WESTFIELD, Ind. — The Colts believe they’ve finally found some consistency at quarterback.
Matt Ryan has stabilized the game’s most important position by improving the level of production and leadership at the offensive front. And since it appears Ryan will be doing it for at least a couple of years — he’s under contract through 2023 — the Colts should be able to generate some extended momentum, rather than seeking out a new starter in yet another offseason.
“Sometimes, I laugh,” Colts general manager Chris Ballard told The Athletic. “They go, ‘You’ve had all these different quarterbacks.’ Well, yeah, we’re trying to get it right. We’re just going to keep trying to get it right.”
Before the March 21 trade for Ryan, the 37-year-old delivered assurances that he was committed to playing beyond the 2022 season during a two-hour video call with Ballard and head coach Frank Reich.
“I had no doubt this guy has got a strong mind to play – and to play as long as he can,” Ballard said.
The early returns have been encouraging. Reich and Ryan began collaborating upon his arrival, with the quarterback insisting on opening the onboarding process by learning Reich’s offense. After that, he wanted to hear Reich’s plan on how they’d mesh their strengths.
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Reich, offensive coordinator Marcus Brady, quarterbacks coach Scott Milanovich and pass game specialist Parks Frazier pinpointed Ryan’s strengths through extensive film work.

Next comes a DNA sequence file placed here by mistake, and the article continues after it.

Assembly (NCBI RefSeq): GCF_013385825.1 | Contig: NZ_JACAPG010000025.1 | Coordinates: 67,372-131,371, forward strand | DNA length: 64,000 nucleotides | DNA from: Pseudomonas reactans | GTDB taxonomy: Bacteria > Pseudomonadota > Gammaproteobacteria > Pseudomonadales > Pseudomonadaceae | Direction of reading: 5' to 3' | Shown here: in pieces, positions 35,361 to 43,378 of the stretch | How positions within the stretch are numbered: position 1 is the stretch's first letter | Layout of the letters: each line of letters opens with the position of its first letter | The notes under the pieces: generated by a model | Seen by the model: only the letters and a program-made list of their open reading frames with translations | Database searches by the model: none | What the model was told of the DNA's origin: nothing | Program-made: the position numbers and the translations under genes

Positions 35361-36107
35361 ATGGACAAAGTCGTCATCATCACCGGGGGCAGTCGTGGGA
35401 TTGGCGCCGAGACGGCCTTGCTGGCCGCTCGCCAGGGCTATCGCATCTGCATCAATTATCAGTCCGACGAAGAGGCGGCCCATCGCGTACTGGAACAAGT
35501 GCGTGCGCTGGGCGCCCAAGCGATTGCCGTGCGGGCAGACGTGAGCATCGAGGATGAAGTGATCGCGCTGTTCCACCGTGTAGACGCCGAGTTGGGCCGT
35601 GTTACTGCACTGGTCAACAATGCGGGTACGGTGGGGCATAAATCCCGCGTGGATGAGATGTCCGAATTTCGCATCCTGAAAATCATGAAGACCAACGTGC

“It’s a give-and-take,” Reich said The Athletic. “I really respect Matt, and I opened the door right away and said this was going to be collaborative. ‘We’re going to study your film and talk about what you like.’ He was like: ‘Great, I appreciate that, but let me learn your offense first, and then I’ll give you my thoughts. Then we can talk about my film.’ So that’s what we did. We presented our offense to him – put it in with him in the offseason.
“Then, as we were going … talking with him about what fits with us, what is a one-to-one fit, what is a close fit that we could just tweak a little bit. As coaches, we love that, to get to talk to a great quarterback about good offensive football and how we’re going to continue to build our system and be collaborative doing it together.”
And to think, this almost wasn’t the path.
Indy’s QB carousel started spinning in August 2019 when Andrew Luck abruptly retired. Backup Jacoby Brissett filled in that season before the Colts landed Philip Rivers in 2020. But Rivers retired after a season at the helm — earlier than the Colts initially expected — and the Colts traded for Carson Wentz, thinking a return to Reich’s familiar system could revitalize his career.
Wentz was not fit, and the Colts decided after the season to move in another direction. They just weren’t sure where it would lead.
The Colts agreed to trade Wentz to the Commanders on March 9, and they monitored the quarterback landscape from there. Once it became clear Ryan was done with the Falcons, who pursued a trade for Deshaun Watson, the Colts felt they had their guy.
“To say we had a plan in place to no doubt fix (the quarterback situation after the Wentz trade), no we didn’t, but we also knew there were options, and we knew we were going to be very patient,” Ballard said. “We weren’t going to just rush to sign anybody. With the quarterbacks who were going to be out there in free agency, with keeping an eye on what’s going on with Deshaun and where he might end up, we came up with a good option when it was all said and done. We got lucky that Matt was that option.”